October is Cybersecurity Awareness Month, and this year's theme, straight from the Cybersecurity and Infrastructure Security Agency (CISA) website, is 'See Yourself in Cyber.' While years past have revolved around the advanced threats that wreak havoc on businesses and keep IT professionals up at night, this year is all about the people who work hard to protect valuable data.
As a company that specializes in defending businesses from cyber attacks, we decided to reach out and ask some ExtraHop employees about how they came to work in cybersecurity. What we learned may help others who are looking for a new career or who might be curious about working in this ever-growing industry.
Finding the Right Fit
"I was at the [University of Washington] CS department's career fair talking to another company whose table happened to be next to ExtraHop," says senior software engineer Yvonne Chen. "After my conversation, an ExtraHop recruiter came up to me and said my background sounded interesting—would I like to chat? That was over six years ago!"
Career fairs are a great way for some people to learn about industries they may not have considered. For others, like software engineer Meg Kaye, they know exactly what they're looking for. "I saw ExtraHop at the HMC career fair and was excited because I am passionate about cybersecurity," Meg says. "Everyone I spoke to seemed happy and loved working there."
Others have found success networking on LinkedIn. The site allows people to showcase their talents and experience—which is how Kavita Sah found an internship at ExtraHop that led her to her role as a security engineer. "A recruiter reached out to my friend via LinkedIn and my friend told me about the opening," Kavita explains.
Honing Skills and Career Growth
Securing the job is one thing. In cybersecurity, it can take some time to feel comfortable—especially with the slew of acronyms and technical jargon. For software engineer Brianna Epstien, having support right away helped her get settled. "My team is super friendly and helpful, answering all the questions I have no matter how silly I might feel they are," she says. "It's really great getting so much guidance and mentoring as a new grad."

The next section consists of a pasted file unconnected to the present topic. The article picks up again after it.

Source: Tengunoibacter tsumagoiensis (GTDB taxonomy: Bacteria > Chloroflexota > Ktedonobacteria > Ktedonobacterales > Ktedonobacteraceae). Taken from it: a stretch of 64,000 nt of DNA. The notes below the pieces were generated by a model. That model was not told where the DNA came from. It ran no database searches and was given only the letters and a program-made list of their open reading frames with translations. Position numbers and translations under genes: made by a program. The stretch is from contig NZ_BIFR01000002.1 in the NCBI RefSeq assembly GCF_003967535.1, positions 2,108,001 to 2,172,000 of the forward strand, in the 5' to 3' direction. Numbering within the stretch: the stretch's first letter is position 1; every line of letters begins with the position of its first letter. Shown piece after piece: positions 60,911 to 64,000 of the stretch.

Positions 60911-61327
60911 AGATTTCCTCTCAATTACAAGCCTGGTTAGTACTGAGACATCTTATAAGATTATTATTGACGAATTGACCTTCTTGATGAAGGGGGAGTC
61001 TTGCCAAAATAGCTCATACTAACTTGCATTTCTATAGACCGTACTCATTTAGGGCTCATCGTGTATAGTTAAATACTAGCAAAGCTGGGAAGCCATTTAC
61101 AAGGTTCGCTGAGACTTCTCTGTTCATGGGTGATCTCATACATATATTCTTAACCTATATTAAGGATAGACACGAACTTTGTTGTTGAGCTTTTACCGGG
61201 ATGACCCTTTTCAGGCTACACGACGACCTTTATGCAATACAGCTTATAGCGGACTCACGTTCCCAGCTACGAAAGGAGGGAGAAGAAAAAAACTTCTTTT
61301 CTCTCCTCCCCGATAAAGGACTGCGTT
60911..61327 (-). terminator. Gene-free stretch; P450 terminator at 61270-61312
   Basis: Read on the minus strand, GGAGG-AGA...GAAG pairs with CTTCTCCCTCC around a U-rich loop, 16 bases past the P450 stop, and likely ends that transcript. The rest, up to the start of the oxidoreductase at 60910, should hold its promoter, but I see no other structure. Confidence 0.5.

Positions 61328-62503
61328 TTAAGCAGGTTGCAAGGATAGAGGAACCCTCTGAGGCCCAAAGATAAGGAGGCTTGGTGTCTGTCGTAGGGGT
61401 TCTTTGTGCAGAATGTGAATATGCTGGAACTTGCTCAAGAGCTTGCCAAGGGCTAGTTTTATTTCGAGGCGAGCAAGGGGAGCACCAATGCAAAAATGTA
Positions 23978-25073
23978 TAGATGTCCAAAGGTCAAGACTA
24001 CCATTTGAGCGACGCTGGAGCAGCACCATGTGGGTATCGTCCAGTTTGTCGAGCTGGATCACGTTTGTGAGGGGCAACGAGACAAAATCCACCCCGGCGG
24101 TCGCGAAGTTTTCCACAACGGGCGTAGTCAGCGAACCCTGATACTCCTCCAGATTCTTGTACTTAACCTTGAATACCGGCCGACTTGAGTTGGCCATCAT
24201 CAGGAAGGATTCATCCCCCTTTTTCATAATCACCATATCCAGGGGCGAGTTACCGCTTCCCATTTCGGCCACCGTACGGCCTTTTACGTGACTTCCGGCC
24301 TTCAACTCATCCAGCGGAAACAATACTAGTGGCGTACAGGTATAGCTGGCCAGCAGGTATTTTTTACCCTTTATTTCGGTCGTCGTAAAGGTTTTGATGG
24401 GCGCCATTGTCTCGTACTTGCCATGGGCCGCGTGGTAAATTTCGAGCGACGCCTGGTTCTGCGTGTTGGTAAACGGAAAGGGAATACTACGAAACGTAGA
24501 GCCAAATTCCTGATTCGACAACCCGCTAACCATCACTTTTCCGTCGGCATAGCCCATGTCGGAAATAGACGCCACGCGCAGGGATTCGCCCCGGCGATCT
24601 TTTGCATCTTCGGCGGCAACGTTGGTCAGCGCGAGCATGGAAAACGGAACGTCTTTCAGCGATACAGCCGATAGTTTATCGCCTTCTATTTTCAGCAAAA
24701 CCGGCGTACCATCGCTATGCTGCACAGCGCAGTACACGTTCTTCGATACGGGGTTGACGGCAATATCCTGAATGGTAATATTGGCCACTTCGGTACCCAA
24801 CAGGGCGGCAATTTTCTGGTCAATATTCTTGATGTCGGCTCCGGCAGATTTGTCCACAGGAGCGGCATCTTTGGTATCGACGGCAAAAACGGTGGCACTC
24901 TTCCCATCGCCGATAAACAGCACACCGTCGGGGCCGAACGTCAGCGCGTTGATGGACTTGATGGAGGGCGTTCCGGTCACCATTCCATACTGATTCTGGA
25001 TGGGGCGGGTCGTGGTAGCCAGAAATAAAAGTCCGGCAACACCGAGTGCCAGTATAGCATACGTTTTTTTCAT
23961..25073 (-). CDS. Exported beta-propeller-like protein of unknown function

As one of the more tenured engineers on her team, Yvonne is now able to share her expertise. "We're a very open, collaborative team," she explains. "Regardless of what functional area you work on, you can reach out to anyone else with a question and be confident that they'll give you a thoughtful, thorough answer."
For many, it's important to know that the work is meaningful. "I really like being able to have my code be useful and impactful right out of the bat," Meg says. "ExtraHop employees are passionate about their work and are eager to help their team out!"
"My favorite part is working on the latest vulnerabilities," Kavita explains. "We work on securing our customers and saving their network from bad actors."
Striking A Balance
When you enjoy what you do, the days feel less monotonous. Younger generations have consistently stated that passion and flexibility are key factors in their job searches. "I appreciate how flexible we are with people moving between roles within the company," Yvonne explains. "I started off on our Framework team, dabbled a bit in our UI code, then decided that the work scope of the Middleware team was a better fit for my current interests."
Social outings can also bring teams closer together. For newer employees, it can be a great way to get to know your coworkers. "There are fun opportunities to meet others," Brianna continues, "like office happy hours, or new hire group chats, as well as plenty of social Zoom calls, whether those are for your team to hang out or to eat lunch with the other new people."
These passionate and talented employees are why ExtraHop was ranked as one of Built In's 2022 Best Places to Work. This honor is not something we take for granted.
Finding the right career fit can feel challenging, but it's not impossible. The job market continues to grow exponentially every year—especially in cybersecurity. Advanced threats are only becoming more advanced, which means we'll need even more people to help us combat whatever the future may throw at us.